I've been introduced to unit testing while working with colleagues on quite a big project for which we use Python.

At first I was a bit skeptical about the need of writing unit tests, but now I must admit that I am seduced by the idea and by the huge time savings it allows. Naturally, I was wondering if the same could be achieved with R, and was quite happy to find out that it also possible to write unit tests in R using a package called testthat.

Unit tests (Not to be confused with unit root tests for time series) are small functions that test your code and help you make sure everything is alright. I'm going to show how the testthat packages works with a very trivial example, that might not do justice to the idea of unit testing. But you'll hopefully see why writing unit tests is not a waste of your time, especially if your project gets very complex (if you're writing a package for example).

First, you'll need to download and install testthat. Some dependencies will also be installed.

Now, you'll need a function to test. Let's suppose you've written a function that returns the nth Fibonacci number:

Fibonacci <- function(n){
    a <- 0
    b <- 1
    for (i in 1:n){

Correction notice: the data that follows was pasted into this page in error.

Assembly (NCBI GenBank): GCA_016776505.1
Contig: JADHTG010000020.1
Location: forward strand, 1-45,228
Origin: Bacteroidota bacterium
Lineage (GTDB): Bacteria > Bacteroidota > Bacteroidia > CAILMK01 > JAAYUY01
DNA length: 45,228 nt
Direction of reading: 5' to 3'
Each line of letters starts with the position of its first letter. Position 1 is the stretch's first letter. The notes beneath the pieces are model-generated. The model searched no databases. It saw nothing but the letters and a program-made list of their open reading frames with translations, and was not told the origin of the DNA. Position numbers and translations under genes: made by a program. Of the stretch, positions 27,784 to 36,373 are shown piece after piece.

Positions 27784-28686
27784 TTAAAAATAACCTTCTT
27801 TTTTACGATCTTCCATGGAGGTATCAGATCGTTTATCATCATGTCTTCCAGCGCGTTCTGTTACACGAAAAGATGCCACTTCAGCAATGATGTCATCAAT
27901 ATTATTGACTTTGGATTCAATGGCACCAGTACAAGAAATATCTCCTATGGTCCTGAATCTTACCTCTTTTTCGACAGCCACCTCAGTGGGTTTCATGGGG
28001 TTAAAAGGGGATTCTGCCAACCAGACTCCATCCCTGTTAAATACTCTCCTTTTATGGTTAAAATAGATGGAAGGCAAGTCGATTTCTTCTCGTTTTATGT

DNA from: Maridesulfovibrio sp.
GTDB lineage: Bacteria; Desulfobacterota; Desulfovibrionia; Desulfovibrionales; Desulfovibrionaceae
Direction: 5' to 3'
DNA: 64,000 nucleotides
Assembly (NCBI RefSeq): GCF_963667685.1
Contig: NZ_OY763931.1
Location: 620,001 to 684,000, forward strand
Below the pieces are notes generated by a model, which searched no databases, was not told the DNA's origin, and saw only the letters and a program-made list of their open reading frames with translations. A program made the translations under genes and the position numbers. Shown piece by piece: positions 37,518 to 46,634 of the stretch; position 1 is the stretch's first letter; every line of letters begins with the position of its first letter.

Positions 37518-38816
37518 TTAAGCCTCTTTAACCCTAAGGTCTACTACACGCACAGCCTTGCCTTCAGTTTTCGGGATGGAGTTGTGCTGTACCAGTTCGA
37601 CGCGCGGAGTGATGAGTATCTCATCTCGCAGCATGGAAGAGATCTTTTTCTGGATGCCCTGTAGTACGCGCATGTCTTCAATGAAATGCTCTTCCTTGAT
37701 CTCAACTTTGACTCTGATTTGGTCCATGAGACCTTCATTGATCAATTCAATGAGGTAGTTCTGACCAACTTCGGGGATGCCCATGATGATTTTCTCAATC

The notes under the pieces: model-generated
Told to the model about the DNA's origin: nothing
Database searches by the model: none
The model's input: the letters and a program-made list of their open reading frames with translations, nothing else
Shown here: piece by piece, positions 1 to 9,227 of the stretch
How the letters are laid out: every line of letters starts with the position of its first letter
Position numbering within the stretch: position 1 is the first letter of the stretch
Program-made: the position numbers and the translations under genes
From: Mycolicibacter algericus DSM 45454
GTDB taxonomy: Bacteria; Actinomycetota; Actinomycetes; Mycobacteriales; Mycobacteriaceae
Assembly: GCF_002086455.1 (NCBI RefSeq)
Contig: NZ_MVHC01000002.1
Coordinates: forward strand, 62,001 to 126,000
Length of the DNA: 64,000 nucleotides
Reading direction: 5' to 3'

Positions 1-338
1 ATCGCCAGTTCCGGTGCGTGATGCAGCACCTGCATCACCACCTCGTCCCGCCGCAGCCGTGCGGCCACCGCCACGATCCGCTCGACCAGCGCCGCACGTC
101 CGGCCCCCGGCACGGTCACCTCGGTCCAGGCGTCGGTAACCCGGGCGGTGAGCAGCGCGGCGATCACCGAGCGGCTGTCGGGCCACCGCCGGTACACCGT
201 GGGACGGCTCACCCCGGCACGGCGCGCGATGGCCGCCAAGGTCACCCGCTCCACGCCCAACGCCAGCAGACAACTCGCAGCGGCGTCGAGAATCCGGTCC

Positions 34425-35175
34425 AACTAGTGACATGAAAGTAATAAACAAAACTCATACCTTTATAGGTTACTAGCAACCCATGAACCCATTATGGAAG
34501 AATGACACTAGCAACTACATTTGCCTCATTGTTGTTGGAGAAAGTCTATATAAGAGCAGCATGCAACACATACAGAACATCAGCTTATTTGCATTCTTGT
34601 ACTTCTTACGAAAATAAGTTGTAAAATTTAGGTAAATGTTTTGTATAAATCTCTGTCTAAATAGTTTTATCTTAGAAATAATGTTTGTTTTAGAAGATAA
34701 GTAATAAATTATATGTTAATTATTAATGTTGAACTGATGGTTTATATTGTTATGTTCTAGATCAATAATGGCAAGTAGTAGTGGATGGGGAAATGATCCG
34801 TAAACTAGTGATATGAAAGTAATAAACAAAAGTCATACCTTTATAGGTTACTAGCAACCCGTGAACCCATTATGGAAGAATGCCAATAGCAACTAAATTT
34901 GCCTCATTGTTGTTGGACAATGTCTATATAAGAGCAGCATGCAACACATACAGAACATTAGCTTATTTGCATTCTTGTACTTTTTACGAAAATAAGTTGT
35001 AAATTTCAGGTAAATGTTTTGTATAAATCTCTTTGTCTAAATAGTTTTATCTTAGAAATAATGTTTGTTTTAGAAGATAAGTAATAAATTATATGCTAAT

temp <- b
        b <- a
        a <- a + temp

You then save this function in a file, let's call it fibo.R. What you'll probably do once you've written this function, is to try it out:

## [1] 5

You'll see that the function returns the right result and continue programming. The idea behind unit testing is write a bunch of functions that you can run after you make changes to your code, just to check that everything is still running as it should.

Let's create a script called test_fibo.R and write the following code in it:

test_that("Test Fibo(15)",{
  phi <- (1 + sqrt(5))/2
  psi <- (1 - sqrt(5))/2
  expect_equal(Fibonacci(15), (phi**15 - psi**15)/sqrt(5))

The code above uses Binet's formula, a closed form formula that gives the nth Fibonacci number and compares it our implementation of the algorithm. If you didn't know about Binet's formula, you could simply compute some numbers by hand and compare them to what your function returns, for example. The function expect_equal is a function from the package testthat and does exactly what it tells. We expect the result of our implementation to be equal to the result of Binet's Formula. The file test_fibo.R can contain as many tests as you need. Also, the file that contains the tests must start with the string test, so that testthat knows with files it has to run.